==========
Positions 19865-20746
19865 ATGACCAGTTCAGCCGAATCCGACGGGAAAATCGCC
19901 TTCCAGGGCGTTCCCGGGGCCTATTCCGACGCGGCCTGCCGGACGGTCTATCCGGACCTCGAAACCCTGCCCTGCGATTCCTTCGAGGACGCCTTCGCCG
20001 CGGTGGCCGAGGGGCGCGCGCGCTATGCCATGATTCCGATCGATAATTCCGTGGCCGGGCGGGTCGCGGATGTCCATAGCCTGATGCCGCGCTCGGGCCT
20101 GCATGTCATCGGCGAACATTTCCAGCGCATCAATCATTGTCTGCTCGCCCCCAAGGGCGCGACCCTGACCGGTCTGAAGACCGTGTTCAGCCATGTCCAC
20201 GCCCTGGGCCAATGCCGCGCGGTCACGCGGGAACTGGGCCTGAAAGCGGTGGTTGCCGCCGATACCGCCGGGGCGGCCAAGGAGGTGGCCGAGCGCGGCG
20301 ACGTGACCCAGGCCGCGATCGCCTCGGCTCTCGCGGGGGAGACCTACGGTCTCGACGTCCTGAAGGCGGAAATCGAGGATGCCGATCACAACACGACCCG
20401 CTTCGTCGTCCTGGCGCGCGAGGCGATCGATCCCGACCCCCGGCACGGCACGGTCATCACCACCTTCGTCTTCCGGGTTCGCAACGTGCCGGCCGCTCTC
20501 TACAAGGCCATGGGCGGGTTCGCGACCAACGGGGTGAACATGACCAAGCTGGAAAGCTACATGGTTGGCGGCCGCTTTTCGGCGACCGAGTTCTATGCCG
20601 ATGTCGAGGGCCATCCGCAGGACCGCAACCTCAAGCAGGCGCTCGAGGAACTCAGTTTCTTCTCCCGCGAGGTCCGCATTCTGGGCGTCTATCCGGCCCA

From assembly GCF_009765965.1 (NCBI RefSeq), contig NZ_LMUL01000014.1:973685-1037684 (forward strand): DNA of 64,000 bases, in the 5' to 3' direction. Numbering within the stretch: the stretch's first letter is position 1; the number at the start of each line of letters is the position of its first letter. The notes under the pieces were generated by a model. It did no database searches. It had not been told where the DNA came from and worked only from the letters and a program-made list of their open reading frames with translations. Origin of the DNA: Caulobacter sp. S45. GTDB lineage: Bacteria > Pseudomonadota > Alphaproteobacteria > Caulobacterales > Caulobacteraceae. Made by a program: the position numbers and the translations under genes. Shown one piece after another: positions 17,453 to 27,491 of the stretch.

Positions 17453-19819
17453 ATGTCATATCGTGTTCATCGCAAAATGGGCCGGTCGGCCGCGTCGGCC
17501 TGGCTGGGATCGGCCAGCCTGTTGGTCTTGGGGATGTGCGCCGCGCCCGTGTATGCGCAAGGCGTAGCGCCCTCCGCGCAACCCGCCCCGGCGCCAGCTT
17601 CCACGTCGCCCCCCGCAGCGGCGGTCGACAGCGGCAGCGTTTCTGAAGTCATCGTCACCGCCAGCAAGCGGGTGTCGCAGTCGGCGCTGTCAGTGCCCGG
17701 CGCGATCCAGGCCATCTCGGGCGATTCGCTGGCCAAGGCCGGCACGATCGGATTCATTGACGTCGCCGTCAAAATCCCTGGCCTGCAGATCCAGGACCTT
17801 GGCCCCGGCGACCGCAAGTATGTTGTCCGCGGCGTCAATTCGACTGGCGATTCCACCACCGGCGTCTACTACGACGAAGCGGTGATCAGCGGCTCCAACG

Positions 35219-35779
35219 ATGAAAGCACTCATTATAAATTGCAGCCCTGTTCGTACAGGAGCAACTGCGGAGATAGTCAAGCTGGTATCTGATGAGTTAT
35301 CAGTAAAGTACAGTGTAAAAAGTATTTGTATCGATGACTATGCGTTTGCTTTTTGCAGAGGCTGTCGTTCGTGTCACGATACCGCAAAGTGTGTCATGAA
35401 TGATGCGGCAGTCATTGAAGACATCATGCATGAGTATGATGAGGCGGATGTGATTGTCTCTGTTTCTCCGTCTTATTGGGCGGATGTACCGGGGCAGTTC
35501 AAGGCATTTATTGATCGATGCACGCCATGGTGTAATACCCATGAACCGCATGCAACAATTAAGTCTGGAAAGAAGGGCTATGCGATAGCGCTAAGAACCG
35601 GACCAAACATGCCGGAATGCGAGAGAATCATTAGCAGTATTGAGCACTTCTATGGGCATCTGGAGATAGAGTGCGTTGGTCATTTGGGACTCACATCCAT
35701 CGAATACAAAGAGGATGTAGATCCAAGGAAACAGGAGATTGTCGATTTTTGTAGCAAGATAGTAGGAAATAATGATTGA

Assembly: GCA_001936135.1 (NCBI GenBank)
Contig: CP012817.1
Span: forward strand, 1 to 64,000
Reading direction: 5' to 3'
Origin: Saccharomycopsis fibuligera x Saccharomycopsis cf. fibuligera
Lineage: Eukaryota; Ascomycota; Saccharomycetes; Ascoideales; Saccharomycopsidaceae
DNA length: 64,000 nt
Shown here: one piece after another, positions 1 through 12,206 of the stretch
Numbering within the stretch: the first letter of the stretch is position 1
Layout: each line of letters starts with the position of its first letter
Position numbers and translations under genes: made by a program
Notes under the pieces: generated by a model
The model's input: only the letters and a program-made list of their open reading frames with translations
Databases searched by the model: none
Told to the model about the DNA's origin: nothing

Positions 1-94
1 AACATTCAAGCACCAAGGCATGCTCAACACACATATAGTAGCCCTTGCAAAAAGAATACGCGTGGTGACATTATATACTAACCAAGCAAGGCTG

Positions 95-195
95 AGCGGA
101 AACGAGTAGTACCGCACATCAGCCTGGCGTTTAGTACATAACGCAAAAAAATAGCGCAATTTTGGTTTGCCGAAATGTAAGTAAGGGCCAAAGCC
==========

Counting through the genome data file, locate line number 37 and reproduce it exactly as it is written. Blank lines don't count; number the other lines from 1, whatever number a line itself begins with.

The model's input: only the letters and a program-made list of their open reading frames with translations